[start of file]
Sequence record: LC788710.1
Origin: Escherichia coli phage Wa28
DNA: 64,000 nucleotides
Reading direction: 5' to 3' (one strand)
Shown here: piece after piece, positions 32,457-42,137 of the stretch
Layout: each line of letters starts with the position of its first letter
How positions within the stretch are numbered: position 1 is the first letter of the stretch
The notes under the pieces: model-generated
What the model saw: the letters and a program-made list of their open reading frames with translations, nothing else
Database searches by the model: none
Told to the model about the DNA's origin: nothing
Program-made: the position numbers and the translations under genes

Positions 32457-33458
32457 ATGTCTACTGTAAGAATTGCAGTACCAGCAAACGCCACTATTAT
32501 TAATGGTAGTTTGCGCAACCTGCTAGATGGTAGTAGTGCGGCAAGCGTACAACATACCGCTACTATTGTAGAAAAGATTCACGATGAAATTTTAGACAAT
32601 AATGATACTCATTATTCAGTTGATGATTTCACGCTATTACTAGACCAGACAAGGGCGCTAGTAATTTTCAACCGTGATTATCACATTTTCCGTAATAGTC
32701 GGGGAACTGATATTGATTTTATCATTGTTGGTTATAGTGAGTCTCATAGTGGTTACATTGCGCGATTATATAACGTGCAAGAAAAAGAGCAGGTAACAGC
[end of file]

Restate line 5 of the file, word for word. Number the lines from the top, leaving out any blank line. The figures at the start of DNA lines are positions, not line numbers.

Shown here: piece after piece, positions 32,457-42,137 of the stretch